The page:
Sometimes the surgeon will need to change from keyhole to open surgery during the operation. Robotic surgery, which gives the doctor more control over their surgical instruments, makes this less likely. It’s being used more often and is particularly suitable if you are very overweight (obese).

Your surgeon will remove the diseased parts of your bowel and may join the two healthy ends together using stitches or staples. This is called an anastomosis. They want to make sure that there’s a good blood supply to what’s left of your bowel.

Stoma and ileoanal pouch

It’s possible that your surgeon will bring the healthy ends of your bowel through your abdominal (tummy) wall and onto the surface of your skin. This will make a stoma, which is an artificial opening on your tummy. This is where waste products (poo) will leave your body if the end of your bowel has to be removed. You’ll need to wear a bag over your stoma to collect the waste from your bowel.

Having a stoma can have a big effect on you. If your surgeon thinks it’s likely you’ll need a stoma, they’ll arrange for you to see a specialist stoma nurse before your operation. They’ll give you information about living with a stoma and can help you decide on the best position for the opening in your skin.

A stoma can either be temporary or permanent, depending on the type of surgery you have and how much bowel your surgeon removes. The type of surgery you have will also determine the size and shape of your stoma, as well as where it is. The procedure is called a colostomy if it involves your large bowel and an ileostomy if it’s done from your small bowel.

Our FAQ explains in more detail how a colostomy or ileostomy may affect your everyday life.

Patients with ulcerative colitis may have an ileoanal pouch after they’ve had their large bowel and back passage removed. A ‘pouch’ is created in your bottom that does the same job of storing waste as the rectum would. This specialist surgery is being carried out more often, especially when the patient is young and generally healthy. But there is a risk of complications. For more information, speak to your surgeon.

Aftercare for bowel surgery

You’ll spend the first few hours after your operation in a special recovery unit. You might have some discomfort as the anaesthetic wears off. But you’ll be offered pain relief as you need it.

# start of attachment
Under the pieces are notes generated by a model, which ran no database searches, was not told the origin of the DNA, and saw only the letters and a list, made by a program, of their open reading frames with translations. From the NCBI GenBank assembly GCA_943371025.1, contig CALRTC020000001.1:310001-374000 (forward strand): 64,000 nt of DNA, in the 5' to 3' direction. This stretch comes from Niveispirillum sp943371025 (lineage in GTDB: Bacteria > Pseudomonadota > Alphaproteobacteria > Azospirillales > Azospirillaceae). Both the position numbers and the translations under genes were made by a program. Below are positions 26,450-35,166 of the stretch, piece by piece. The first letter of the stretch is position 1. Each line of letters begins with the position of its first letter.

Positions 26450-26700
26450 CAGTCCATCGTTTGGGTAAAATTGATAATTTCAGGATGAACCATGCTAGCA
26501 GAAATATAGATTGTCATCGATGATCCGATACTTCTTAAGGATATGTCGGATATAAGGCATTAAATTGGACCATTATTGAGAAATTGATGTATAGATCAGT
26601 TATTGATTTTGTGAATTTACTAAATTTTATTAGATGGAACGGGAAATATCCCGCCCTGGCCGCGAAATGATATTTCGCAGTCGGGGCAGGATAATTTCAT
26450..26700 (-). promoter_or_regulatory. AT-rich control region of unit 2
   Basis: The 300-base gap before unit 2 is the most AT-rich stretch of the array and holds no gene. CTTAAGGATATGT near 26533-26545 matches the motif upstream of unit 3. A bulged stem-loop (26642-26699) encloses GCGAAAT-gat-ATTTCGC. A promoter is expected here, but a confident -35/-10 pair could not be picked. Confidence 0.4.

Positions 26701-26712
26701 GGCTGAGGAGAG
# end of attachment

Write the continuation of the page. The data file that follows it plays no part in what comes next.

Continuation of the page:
You may have a catheter to drain urine from your bladder into a bag. You may also have fine tubes (a drain) running out from your tummy to drain fluid into another bag. These are usually removed after a few days.

You’ll have a drip inserted into a vein in your hand or arm to give you fluids. Your surgeon will let you know when you can start to eat and drink again. Small, bland meals will be easier to digest at first. If you have any diarrhoea or constipation, your doctor or nurse will help you to deal with this.

To help prevent deep vein thrombosis (DVT), you’ll have a daily injection of an anti-clotting medicine. You’ll also need to wear compression stockings to help keep your blood flowing well. Try to get out of bed and move around as soon as possible. You may be shown exercises you can do while sitting or lying down too. This will help prevent chest infections and blood clots forming in your legs. You may also be shown how to do breathing exercises to clear your lungs.

You’ll be able to go home a few days after surgery but exactly when will be different for everyone. It’ll depend on what operation you had and how well you’re recovering. You’ll usually need to have gone to the toilet and be able to eat (even if it’s just a liquid diet) before you can leave. You’ll also need to be up and about and able to walk.

Before you go home, your nurse will give you some advice on how to care for your healing wounds and stoma if you have one.

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Recovering from bowel surgery

If you need pain relief, you can take over-the-counter painkillers, such as paracetamol or ibuprofen. Always read the patient information that comes with your medicine and if you have any questions, ask your pharmacist for advice.

Your doctor may suggest small changes to your diet in the early stages of recovery, while your bowel is sensitive. There’s some evidence carbohydrate-rich drinks can help you heal faster. Alcohol may irritate your digestive system and increase the risk of side-effects. Read our FAQ on what foods to eat after bowel surgery for more information.

It can take up to six weeks before you start feeling back to normal. It’s common to feel tired while you’re recovering and need more sleep. But sitting still for long periods can be uncomfortable. It can also increase your risk of complications such as blood clots in your legs and lungs, and chest infections. Try to change position or get up and move around every 30 minutes while you’re healing.

You may be able to drive and return to work within six weeks but should avoid heavy lifting and strenuous exercise for longer. Follow your doctor’s advice, including about any adjustments you might find helpful if you have a stoma.

Side-effects of bowel surgery

Side-effects are the unwanted but mostly temporary effects you may get after your operation. The possible side-effects of bowel surgery include:

  • pain and discomfort in your tummy (abdomen)
  • changes in your bowel movements, such as constipation or diarrhoea

Complications of bowel surgery

Complications are when problems occur during or after your surgery. The possible complications of any operation include an unexpected reaction to the anaesthetic or a chest infection because of it. Complications may also include excessive bleeding or developing DVT.